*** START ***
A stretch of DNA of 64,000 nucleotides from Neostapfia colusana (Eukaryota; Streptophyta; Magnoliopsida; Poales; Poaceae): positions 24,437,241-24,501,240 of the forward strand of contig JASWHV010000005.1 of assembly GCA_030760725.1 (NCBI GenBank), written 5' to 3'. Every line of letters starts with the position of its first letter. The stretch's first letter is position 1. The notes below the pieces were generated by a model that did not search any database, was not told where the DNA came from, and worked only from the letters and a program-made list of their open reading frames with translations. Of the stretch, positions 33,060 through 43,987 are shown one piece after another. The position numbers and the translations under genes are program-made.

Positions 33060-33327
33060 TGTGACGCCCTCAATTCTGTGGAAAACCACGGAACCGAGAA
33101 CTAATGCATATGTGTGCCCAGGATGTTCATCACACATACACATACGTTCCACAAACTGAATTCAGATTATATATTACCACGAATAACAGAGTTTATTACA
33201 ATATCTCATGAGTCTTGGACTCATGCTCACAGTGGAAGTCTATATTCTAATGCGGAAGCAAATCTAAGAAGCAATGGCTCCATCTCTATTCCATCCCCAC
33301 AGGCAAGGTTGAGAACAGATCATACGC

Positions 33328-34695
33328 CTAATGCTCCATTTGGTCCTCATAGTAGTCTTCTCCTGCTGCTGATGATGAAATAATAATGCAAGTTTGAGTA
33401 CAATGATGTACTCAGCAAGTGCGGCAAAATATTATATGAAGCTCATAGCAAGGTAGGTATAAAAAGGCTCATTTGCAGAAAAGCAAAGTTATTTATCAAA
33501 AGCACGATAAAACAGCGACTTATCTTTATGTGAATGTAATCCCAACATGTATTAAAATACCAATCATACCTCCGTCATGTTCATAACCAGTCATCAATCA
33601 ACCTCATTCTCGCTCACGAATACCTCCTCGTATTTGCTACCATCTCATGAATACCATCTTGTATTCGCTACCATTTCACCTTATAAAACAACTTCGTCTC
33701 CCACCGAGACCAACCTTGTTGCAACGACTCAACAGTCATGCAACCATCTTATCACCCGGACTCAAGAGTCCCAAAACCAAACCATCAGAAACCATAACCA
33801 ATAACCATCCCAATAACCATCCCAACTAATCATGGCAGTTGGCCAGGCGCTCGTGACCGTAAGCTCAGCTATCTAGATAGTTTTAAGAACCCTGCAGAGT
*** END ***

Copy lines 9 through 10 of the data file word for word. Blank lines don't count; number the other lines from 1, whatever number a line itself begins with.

33401 CAATGATGTACTCAGCAAGTGCGGCAAAATATTATATGAAGCTCATAGCAAGGTAGGTATAAAAAGGCTCATTTGCAGAAAAGCAAAGTTATTTATCAAA
33501 AGCACGATAAAACAGCGACTTATCTTTATGTGAATGTAATCCCAACATGTATTAAAATACCAATCATACCTCCGTCATGTTCATAACCAGTCATCAATCA